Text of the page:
Umpires in training

Published 12:00 am Thursday, May 1, 2008

The Selma Times-Journal

Think of it as boot camp for umpires.

There’s not as much yelling and screaming, hardly as much running.

For those who hope to make it in the Selma Baseball and Softball Umpires Association, an empty field at the Dallas County Sportsplex is where they start.

“We train them out here, then we go in a class to take tests,” said Terry Jackson, director of officials for the Selma Recreation Department. “Out here, we teach them what they’re supposed to do. Coaches give them all a hard time, but they’ve got to learn. Just like kids who are 5 and 6 years old, they’ve got to learn somewhere.”

Because of their inexperience, the “baby umpires” are mainly assigned to games in the younger leagues. As they get notches in their belts, they graduate to games that are faster, more advanced and that have more complicated rules.

The youngest umpire in this particular class is 15-years-old. Considering the rap umpires often get, it seems a bit of an odd choice for a summer job.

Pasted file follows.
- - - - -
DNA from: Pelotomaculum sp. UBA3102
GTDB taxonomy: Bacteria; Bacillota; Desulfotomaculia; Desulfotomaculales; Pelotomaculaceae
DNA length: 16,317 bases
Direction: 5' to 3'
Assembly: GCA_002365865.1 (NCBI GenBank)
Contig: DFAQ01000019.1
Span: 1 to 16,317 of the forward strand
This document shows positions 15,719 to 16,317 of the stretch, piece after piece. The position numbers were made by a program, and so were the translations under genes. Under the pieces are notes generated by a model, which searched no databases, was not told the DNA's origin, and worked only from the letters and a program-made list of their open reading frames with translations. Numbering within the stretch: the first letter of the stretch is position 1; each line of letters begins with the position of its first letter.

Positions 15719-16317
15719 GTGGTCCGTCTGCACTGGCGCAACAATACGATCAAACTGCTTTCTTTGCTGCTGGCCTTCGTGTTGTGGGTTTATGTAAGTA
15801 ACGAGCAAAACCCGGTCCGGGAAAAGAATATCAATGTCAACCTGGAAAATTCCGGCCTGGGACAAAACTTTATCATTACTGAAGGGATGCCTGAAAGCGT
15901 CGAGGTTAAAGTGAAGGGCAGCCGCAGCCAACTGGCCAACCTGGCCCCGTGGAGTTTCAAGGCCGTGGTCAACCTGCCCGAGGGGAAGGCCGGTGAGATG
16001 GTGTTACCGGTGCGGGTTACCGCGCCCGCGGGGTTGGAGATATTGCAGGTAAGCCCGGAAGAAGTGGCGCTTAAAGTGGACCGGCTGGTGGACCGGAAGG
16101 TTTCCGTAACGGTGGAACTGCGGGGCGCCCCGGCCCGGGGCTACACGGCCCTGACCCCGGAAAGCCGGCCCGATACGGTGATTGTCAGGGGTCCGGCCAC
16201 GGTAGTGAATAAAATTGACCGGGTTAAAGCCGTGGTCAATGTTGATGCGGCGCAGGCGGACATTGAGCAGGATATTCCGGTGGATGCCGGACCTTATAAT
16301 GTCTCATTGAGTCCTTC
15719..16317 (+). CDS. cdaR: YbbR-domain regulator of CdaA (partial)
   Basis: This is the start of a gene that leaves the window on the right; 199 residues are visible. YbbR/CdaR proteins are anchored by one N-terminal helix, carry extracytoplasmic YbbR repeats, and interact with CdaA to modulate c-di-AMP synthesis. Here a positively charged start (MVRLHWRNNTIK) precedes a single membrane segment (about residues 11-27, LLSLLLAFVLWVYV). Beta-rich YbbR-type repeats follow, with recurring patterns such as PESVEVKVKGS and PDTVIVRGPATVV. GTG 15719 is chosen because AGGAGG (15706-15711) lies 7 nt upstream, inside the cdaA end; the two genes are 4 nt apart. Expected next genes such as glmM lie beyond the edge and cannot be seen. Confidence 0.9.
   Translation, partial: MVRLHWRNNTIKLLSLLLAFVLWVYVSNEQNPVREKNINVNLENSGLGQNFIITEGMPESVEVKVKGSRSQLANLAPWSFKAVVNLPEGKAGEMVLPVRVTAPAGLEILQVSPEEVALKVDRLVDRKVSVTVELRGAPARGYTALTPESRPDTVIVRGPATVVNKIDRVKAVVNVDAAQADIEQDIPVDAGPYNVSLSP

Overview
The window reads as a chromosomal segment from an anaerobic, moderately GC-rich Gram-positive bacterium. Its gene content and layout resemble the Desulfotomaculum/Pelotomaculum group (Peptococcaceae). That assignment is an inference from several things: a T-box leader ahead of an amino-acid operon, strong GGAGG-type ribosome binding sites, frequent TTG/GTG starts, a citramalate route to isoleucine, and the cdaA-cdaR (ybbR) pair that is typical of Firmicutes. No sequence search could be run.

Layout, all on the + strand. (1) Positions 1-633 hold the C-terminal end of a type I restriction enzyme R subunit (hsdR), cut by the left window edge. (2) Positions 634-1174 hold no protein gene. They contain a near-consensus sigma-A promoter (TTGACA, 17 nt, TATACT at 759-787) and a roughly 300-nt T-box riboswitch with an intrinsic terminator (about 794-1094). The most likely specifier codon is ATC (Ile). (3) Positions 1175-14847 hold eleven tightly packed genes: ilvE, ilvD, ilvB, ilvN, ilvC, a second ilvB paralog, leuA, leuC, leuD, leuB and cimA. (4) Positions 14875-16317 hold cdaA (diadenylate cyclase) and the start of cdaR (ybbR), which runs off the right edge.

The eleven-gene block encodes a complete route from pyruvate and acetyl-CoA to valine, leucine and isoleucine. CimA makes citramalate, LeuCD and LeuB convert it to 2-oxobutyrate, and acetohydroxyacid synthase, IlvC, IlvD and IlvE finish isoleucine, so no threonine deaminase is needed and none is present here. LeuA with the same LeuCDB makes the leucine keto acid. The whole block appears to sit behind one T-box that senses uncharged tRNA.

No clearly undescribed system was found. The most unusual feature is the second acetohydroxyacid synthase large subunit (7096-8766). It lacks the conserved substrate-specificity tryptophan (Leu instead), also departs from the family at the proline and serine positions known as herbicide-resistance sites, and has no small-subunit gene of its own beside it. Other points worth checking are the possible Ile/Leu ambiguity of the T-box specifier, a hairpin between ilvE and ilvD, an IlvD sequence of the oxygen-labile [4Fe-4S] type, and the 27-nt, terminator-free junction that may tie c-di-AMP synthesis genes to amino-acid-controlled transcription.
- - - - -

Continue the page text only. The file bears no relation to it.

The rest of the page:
“I saw my sister do it, and she set the example for me,” said Kendrick Crum. “I told myself if she can do it, then I can do it, too. I’ve been playing baseball since I was 7, and I had this in mind as something that I wanted to do.”

Many of the umpires will say they are former players and signed up as a way to stay connected to the game.

Not many of them, however, have much experience from the other side of the fence. The exception is Jeremy Ross.

“I did this up until my kid started playing, then I began coaching. It is a little bit different,” Ross, 31, said with a grin. “It’s equal opportunity now.”

Umpires don’t just get out, get a uniform, read up on the rules and hit the field.

They go through situational drills, positioning and mechanics. Once the first pitch is thrown, they attempt to repeat all that under immediate scrutiny – a lot like the players.

“There are a lot of people who don’t like umpires to begin with, and they’ll criticize what you do,” said Brian Sharpe, a veteran of nearly 22 years. “People on one side are always going to agree with the job they do, and people on the other side are going to disagree. Until people know what umpires go through, they ought not criticize the job they do.”